The set design creates atmosphere for the shooting scene, it is also an important part. The success of a campaign or editorial is not just about the good photographer or a famous model. It is necessary to produce an exclusive design, based on the marketing needs, the location needs and the possibilities that you have.

You went to live and study in the United States from China where you grew up. I believe it is undeniable that the best creations of man are born from cultural exchanges that enrich the soul. How would you describe your relationship with two such different cultures?

There are many aspects of the cultural differences between China and the United States. In terms of art, China’s methods of artistic expression are relatively reserved, while American artistic expression is open and outgoing. Both cultures are unique. They brought different experiences and feelings into my life, which I think enriched me.

Undoubtedly, traditional Chinese culture must be a great inspiration in the creation of your projects. Is there anything else, characters or places, that help you in this?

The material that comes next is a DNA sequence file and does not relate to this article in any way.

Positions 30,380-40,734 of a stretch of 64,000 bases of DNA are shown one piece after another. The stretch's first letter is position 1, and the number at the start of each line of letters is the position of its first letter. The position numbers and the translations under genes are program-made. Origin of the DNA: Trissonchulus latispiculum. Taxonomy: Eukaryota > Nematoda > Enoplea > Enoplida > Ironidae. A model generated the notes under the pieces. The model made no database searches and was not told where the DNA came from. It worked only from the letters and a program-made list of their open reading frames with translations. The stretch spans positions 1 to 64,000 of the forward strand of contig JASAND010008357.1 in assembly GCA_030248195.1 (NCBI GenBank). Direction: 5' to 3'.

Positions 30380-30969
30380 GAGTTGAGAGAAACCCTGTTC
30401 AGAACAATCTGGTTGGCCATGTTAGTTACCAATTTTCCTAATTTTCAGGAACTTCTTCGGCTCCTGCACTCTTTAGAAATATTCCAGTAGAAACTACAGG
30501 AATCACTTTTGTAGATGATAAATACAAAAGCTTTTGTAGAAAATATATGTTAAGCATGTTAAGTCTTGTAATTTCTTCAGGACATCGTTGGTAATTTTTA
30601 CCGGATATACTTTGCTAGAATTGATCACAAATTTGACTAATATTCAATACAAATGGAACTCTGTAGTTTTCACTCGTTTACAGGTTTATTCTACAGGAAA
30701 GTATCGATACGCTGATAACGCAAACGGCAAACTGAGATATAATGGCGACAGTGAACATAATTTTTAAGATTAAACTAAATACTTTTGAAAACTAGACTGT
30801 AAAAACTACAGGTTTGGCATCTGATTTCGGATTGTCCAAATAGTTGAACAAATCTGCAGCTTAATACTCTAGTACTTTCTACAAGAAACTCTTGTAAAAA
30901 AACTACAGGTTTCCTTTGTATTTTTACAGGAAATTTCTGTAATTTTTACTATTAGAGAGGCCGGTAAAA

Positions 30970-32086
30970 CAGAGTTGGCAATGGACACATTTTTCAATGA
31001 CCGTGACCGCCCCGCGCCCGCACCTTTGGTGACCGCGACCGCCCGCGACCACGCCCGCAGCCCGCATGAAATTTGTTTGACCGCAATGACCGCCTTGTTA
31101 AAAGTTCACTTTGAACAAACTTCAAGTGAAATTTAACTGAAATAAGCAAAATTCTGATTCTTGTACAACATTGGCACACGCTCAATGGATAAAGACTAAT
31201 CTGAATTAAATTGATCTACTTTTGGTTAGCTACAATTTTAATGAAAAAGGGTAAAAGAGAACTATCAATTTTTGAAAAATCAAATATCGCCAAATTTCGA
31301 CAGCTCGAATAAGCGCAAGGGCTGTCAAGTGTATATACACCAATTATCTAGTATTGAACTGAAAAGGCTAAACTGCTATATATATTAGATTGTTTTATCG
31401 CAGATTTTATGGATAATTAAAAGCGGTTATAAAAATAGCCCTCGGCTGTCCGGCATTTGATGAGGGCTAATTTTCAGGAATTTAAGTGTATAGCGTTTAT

I was born in Zhejiang, China. It is a small town near the Changjiang River, but it contains great cultural aspects and notions that have had a direct impact on my life. Urban architecture and culture have greatly influenced me. There are many ancient cities near my house and there are many literati and painters. I have felt close to art since I was a child. In fact, in my design you can see many curves, which are inspired by the water of the river and evoke a soft, warm and gentle sensation.

We know that you have entered K design competitions and have been a winner. Can you tell us about your winning work? What was it like participating in the races?

The idea of ​​this design is inspired by everyday life. This life where everyone is in a rush. It is a race to achieve something, a race to exceed a set deadline, a race to achieve a goal, among other aspects. Therefore, I think that in this fast-paced society everyone is “sensitive” to time. I use the word sensitive because most people, nowadays and especially in big cities, use seconds to calculate their time usage. This increases the spirit’s pressure and people become trapped in a cage of time. However, the word efficiency has always been important to all types of people.